As the line between personal and professional Internet usage become increasingly difficult to define, it begs the question, what’s the definition of a "bad" website today? The truth is there’s no universal answer. YouTube (GOOG), once dubbed a waste of time, is now an integral business tool for many companies. What’s appropriate for the marketing department may or may not be appropriate for accounting. Because there are so many grey areas, we encourage companies to review employee Internet usage and build policies that reflect the culture of the company as a whole.
Con: Eh, Make Friends with Facebook
It sounds simple enough to say that employers need not tolerate extracurricular online activity by their workers. Work is for work; do your personal browsing, tweeting, friending, and status updating on your own time and your own device, right? This seems eminently reasonable—until you actually stop and think about it. A rule of zero or near-zero tolerance for cyberleisure on the job might make sense in a workplace populated exclusively by robots (or one populated by sentient beings a decade ago), but it’s impractical in the real world of real humans at real jobs in the second decade of the 21st century.
Perhaps it seems easy to distinguish work-related from personal online activity, but the boundaries are fuzzy and getting blurrier all the time. Take social media. A few years ago a firm might have said to its workers, "Stick to job-relevant e-mail at work, and check your Facebook page at home." But with Facebook, Twitter, SMS, blogging, and other vehicles for networked communication now serving serious business objectives, up-to-date employers understand that personal and professional online tools are unavoidably entangled.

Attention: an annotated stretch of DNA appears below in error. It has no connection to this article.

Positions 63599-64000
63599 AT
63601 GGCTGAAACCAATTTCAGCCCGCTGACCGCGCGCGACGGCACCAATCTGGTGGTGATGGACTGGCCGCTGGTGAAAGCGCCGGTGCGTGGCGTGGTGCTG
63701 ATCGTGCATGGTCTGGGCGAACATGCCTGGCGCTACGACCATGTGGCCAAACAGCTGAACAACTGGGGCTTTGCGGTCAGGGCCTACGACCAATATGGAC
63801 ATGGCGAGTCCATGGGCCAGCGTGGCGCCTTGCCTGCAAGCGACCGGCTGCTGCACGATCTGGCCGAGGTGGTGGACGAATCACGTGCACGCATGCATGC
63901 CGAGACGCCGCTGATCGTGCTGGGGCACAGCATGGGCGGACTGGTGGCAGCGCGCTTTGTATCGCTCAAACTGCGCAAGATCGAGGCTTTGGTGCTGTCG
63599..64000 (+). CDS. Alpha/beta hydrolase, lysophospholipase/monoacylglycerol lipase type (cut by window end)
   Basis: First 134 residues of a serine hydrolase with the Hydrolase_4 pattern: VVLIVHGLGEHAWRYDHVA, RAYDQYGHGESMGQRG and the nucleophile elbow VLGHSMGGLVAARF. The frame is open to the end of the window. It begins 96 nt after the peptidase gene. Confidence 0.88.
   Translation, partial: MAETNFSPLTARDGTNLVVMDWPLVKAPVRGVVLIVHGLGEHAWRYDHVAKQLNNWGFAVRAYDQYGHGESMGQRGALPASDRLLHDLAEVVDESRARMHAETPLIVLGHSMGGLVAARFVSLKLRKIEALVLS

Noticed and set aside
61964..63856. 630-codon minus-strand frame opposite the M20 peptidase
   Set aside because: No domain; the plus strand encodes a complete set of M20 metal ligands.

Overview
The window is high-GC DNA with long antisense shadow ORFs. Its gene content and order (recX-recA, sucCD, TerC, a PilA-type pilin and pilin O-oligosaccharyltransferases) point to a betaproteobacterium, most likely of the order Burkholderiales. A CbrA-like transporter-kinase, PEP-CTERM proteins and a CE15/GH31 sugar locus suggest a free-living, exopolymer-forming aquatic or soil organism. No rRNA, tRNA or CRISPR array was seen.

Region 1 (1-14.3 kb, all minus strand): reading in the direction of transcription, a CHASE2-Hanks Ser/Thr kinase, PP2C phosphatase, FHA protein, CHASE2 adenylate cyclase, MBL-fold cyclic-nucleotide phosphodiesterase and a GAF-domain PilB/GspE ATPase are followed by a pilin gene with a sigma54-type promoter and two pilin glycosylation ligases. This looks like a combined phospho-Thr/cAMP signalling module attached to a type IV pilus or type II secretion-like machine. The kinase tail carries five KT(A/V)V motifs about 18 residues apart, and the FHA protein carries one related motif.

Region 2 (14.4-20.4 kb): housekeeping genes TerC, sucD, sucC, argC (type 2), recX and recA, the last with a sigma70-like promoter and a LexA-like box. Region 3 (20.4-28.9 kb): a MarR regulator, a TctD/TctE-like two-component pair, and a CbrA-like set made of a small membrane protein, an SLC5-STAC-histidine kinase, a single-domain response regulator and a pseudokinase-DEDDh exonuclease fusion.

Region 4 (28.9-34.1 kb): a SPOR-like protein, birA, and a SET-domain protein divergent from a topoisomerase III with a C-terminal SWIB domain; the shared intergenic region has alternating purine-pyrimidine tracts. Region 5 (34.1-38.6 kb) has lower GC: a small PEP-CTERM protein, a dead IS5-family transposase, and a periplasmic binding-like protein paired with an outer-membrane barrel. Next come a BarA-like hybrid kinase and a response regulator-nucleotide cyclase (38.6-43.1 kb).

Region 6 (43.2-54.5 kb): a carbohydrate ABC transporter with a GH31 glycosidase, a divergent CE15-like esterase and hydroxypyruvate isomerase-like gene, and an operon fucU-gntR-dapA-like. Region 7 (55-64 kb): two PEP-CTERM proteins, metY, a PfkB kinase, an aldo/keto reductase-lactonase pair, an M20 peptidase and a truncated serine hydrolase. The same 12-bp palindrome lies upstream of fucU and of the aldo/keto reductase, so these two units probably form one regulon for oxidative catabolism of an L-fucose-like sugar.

These things aren’t just gadgets or conveniences; for an increasing number of us, they are information and communication necessities. Cracking down on "recreational" use means making difficult, potentially intrusive, and mostly unnecessary decisions about the kinds of "information" employees are allowed to consume and convey at the workplace. Do employers really want to go there? I can use my employer-issued smartphone to arrange lunch with a colleague but not with my spouse? If it’s O.K. to read an online Businessweek article about my industry, do I risk a reprimand if I click that link to a piece on tax policy? Will I be canned for making a passing reference to last night’s game in an interoffice e-mail?
This isn’t just about regulating extracurricular use of networks and devices on company time. A broader issue of freedom of expression is in play—an employee’s ability to think and read and communicate on matters that have nothing to do with work—without interference from the employer. Smart managers know that what actually matters is job performance. Employers should certainly feel free to discipline workers who abuse technology privileges to the detriment of their productivity, just as they would show little tolerance for any behavior that significantly impairs performance.
Talented, motivated people want to work for enlightened employers who evaluate them on actual job performance. The sure way to alienate your best workers is to cultivate a zero-tolerance tyranny where the complexities of modern communication tools are dimly understood by retrograde managers inclined to judge employees by the private expressive choices they make in filling their idle moments.Opinions and conclusions expressed in the Bloomberg BusinessWeek Debate Room do not necessarily reflect the views of Bloomberg BusinessWeek, Bloomberg BusinessWeek.com, or Bloomberg LP.